A pastiche of a Victorian sensation novel, written for younger reader, and wrapped in a lovely cover was such an enticing proposition. I raced through the opening chapter, part of a framing story, set in an art gallery some years after the events at the heart of the book, eager to reach the story proper.
I was drawn into that story by gorgeous writing, and I saw echoes of wonderful writers of the gothic, the sensational, the romantic. Wilkie Collins, the Bronte sisters, Mrs Radcliffe ….
In 1898, aspiring young artist Samuel Godwin is hired by a Mr Farrow as tutor for his daughters, Juliana and Marianne, at their country house home, Fourwinds.
He found the two sisters to be very different: Marianne was a passionate free spirit while Juliana was quiet, demure, and clearing clinging to secrets that troubled her. And he found that Juliana had reasons to be unhappy. The girls’ mother had died in a tragic accident, their father was cold and remote, and their beloved governess had been taken away from them. But he believed that there was something else.
Maybe that something was the young sculptor who Mr Farrow had commissioned to create statues of the four winds, one for each side of his house. There were just thee glorious statues, somehow both pagan and classical, because the sculptor had been sent away before his work was complete.
Or maybe there was an even darker secret at Fourwinds.
The story is told, in alternate chapters, but Samuel and by Charlotte, who has been hired as governess/companion to the two sisters. She is attentive to her charges, she is clearly fond of them, but she will say nothing at all of her family or her history.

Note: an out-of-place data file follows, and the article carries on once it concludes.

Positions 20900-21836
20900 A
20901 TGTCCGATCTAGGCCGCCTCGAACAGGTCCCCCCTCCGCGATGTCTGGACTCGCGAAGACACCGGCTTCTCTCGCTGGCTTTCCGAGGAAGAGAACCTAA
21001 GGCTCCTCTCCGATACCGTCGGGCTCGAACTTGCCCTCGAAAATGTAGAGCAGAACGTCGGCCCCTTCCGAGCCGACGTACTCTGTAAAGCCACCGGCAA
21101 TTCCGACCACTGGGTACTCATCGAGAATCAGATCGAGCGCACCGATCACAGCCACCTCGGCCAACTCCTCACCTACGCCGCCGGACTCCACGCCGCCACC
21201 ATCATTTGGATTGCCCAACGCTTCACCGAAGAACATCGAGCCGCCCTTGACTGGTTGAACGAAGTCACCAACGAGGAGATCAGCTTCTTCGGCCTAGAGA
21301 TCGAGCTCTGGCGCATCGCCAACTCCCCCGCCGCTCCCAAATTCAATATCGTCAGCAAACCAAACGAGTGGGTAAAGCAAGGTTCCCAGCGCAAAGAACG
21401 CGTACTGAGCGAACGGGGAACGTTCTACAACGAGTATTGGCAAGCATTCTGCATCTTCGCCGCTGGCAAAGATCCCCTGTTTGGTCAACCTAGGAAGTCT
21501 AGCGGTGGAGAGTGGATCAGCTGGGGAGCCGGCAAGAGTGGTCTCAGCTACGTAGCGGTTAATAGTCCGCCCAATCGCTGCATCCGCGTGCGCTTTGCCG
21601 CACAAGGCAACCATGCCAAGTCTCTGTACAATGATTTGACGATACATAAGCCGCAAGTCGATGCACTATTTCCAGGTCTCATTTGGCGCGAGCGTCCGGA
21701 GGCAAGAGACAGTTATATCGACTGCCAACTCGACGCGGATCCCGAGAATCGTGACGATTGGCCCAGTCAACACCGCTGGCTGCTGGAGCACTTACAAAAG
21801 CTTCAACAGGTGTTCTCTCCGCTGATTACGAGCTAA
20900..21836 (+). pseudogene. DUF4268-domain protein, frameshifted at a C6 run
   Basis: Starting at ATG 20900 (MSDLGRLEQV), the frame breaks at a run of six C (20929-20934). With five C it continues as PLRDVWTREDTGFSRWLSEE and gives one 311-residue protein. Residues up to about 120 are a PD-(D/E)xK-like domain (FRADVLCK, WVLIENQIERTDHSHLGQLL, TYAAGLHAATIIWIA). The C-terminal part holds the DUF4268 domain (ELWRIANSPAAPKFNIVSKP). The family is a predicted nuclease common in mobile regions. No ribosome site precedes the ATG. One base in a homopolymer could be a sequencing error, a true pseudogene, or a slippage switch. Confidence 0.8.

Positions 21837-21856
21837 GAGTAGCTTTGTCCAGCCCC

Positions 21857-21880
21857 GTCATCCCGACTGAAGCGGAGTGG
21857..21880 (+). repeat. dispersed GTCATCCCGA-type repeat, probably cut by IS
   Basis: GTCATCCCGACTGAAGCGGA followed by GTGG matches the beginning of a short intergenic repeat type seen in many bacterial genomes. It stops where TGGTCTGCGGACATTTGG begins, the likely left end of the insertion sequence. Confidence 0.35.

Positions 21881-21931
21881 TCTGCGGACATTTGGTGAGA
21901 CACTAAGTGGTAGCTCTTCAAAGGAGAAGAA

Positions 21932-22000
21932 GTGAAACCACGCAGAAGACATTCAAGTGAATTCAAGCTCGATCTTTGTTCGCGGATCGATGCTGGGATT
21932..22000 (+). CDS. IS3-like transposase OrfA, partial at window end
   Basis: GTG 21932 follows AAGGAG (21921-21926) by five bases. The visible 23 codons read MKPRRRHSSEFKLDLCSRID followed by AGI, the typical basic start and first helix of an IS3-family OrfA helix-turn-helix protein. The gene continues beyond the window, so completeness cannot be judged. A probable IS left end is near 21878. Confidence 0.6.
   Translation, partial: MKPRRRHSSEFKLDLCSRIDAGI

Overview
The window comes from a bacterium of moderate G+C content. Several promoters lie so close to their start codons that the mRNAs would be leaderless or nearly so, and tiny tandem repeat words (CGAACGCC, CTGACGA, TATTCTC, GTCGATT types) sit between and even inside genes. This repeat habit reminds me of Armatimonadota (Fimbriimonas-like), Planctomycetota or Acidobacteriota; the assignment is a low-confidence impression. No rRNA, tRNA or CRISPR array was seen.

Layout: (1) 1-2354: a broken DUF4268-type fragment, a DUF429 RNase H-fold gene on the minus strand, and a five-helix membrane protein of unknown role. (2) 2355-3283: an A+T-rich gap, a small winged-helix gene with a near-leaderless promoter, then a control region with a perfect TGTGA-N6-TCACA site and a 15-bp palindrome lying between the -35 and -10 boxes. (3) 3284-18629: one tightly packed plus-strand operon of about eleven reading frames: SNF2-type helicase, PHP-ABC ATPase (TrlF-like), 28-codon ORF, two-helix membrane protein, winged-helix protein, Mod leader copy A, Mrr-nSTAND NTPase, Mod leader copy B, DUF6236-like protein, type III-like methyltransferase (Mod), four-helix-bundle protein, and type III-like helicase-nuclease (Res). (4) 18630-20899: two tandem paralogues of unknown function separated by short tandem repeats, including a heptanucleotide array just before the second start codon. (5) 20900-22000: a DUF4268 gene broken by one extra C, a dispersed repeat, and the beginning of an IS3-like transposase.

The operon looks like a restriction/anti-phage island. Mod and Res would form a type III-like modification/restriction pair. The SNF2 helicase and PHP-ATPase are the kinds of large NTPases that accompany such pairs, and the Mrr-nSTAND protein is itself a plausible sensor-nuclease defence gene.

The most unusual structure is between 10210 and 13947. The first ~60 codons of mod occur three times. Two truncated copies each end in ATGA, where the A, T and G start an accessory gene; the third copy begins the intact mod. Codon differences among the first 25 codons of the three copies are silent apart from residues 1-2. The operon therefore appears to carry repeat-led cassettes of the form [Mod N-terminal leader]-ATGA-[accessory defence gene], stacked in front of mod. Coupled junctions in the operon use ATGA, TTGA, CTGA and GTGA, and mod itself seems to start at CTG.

The storytelling is effective and evocative, the plotting is intricate and clever, and the suspense is lovely.
But that falls away as the story advances. I saw where the story was going, and it became a little too predictable.
Of course I could say that this story is written for younger readers, and that I worked things out because I have read a great many gothic romances over the years. But that brings me to another concern. The dark secret concerns incest. It isn’t explicit, and it happens ‘off stage’ before this story begins. But it is clear what happened, and of course the consequences can be seen.
It doesn’t sit well on a book written for young adults; there were other paths that the author could have – I think should have – taken.
I loved the art, and the artists fascination with and hunt for the sculptor. But when he is found suspense is lost, the story loses its impetus, there was a very obvious and unlikely contrivance, and it takes far too long to play out to its conclusion.
There are some really lovely and clever touches, there are moments of high drama, but it wasn’t quite enough.
An overlong – and improbable, maybe even fantastical – conclusion to the framing story was the final straw.
It was such a pity, because Linda Newbery writes very well, and there were any good things on this book.
If only it had been a little leaner, a little less obviously written for young readers, it could have been so special.
As it stands I’m sorry to say that it was a disappointment, and I think I must be much more selective when I pick up literary pastiches in the future.